On the heels of last year's success, Northern Stage brings Class Act: Shakespeare in the Schools to Dothan Brook School in Wilder, VT, Newbury Elementary School in Newbury, VT, Hartland Elementary School in Hartland, VT, and Rivendell Academy in Orford, NH.
Class Act: Shakespeare in the Schools, now in its second year, is Northern Stage's in-school residency program that brings teaching artists into Vermont and New Hampshire classrooms. Students learn how to speak Shakespeare's poetry with confidence, develop believable characters, and execute a public performance of one of Shakespeare's plays. A teacher from one of the Shakespeare in the Schools' classrooms wrote last year, "You turned 42 rambunctious fourth graders into Shakespearean actors, and they were loving it. You took an autistic boy and gave him his dream role. You took a girl with depression and applauded her acting talents. You took a bullied kid and allowed him to get laughs. You gave our students more in those four weeks than we could ever explain."
Northern Stage completed the Class Act: Shakespeare in the Schools program in residence at Hazen Union High School in Hardwick, VT, in the Northeast Kingdom last month, by request of and made possible through the Highland Center for the Arts, a new emerging arts organization in Greensboro, VT. The students from Hazen Union worked under the direction of Northern Stage company members and performed an abbreviated version of A Midsummer Night's Dream.
Dothan Brook School and Hartland Elementary participated in the pilot program last year that culminated in two completely booked performances at the Barrette Center for the Arts. Lanni Luce West's 4th grade from Dothan Brook and Larissa McAree's 8th grade from Hartland Elementary are currently rehearsing an abbreviated version of A Midsummer Night's Dream. Newbury Elementary School and Rivendell Academy will participate for the first time this year. Newbury's Jeff Goodell and Geraint Jones's 5th and 6th grades and Rivendell's Jennifer Bottum's 7th and 8th grades are currently rehearsing an abbreviated version of Macbeth.
Four teaching artists are shepherding the rehearsal process in the schools: Ashton Heyl (Yale MFA Graduate, Ruth in Northern Stage's Living Together), Chris Flockton (Theater Director for Artistree Community Arts Center and Gallery), Mitch Marois (Musical Theater BFA from Carnegie Mellon and Founding Associate Producer for JAG Productions), and Casey Predovic (North Carolina School of the Arts Graduate, George in Northern Stage's Our Town).
The program culminates with each class performing the plays for their peers in school assemblies, with a final performance for family and friends in the Byrne Theater at the Barrette Center for the Arts. Director of Education Eric Love says of the program, "Shakespeare in the Schools allows all students in an entire grade at participating schools to experience a professional rehearsal process: auditioning, analyzing text, practicing blocking, memorizing lines, and mastering their characters. This program is important because it allows us to work with all students, not just those who have the means to set aside time and money to take classes at Northern Stage. In the lobby after a performance last year, a teacher came up to me and said 'I've never seen parents this happy before.' Theater creates community by bringing people together to share a common experience. What better common experience to have than a group of parents, teachers, and friends seeing an entire grade of students thrive performing at a professional theater."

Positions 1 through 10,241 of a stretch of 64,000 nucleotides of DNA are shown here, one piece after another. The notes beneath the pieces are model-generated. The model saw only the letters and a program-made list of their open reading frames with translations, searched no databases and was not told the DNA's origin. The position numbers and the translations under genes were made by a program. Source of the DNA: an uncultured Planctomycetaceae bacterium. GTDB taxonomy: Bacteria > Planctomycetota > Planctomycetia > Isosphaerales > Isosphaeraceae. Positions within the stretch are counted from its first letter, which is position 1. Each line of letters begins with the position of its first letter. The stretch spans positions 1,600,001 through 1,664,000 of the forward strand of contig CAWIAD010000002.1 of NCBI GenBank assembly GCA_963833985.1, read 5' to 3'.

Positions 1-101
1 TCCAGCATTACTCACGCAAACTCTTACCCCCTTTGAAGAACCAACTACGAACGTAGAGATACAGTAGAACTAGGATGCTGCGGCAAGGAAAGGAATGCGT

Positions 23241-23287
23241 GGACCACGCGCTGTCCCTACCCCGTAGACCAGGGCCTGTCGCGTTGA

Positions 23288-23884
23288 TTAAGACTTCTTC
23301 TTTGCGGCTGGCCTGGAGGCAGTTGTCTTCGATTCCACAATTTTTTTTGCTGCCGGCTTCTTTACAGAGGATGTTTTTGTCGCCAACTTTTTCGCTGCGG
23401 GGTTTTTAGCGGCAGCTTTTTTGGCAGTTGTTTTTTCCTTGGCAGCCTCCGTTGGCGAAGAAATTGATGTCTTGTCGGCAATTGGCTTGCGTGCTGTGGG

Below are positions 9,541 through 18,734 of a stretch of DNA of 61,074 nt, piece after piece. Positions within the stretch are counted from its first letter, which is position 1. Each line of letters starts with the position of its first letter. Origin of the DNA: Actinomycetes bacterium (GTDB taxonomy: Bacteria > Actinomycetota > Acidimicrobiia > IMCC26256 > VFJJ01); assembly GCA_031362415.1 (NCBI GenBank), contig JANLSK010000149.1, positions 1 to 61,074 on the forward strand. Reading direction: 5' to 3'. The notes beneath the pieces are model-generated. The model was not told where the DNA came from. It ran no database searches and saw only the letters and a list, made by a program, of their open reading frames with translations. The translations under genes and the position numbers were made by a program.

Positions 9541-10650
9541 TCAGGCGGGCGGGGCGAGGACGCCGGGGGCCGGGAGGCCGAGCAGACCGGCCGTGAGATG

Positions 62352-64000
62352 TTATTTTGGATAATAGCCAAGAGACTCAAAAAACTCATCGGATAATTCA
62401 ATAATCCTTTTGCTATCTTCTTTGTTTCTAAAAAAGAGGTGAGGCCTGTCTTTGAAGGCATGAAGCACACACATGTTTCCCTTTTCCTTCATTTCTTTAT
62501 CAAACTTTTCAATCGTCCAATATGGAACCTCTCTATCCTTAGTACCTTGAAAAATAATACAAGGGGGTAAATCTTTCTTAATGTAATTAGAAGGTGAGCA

Class Act: Shakespeare in the Schools is provided to each school at no cost and is made possible in part by generous contributions from individuals and businesses. If you would like to support this program, please visit https://northernstage.org/2016/08/10/support-us/ or contact the Northern Stage box office at 802.296.7000.
Northern Stage is a regional non-profit LORT-D professional theater company with a mission to change lives, one story at a time. Based at the crossroads of New England -- the Upper Valley of the Connecticut River -- Northern Stage's intimate space sets the stage for actively involving its audiences with ambitious productions and expansive educational programs. Founded in 1997, Northern Stage has offered more than 115 high-quality, professional productions of new works, classics, and musicals. The company celebrates its 20th Anniversary Season this year and annual attendance is now over 30,000.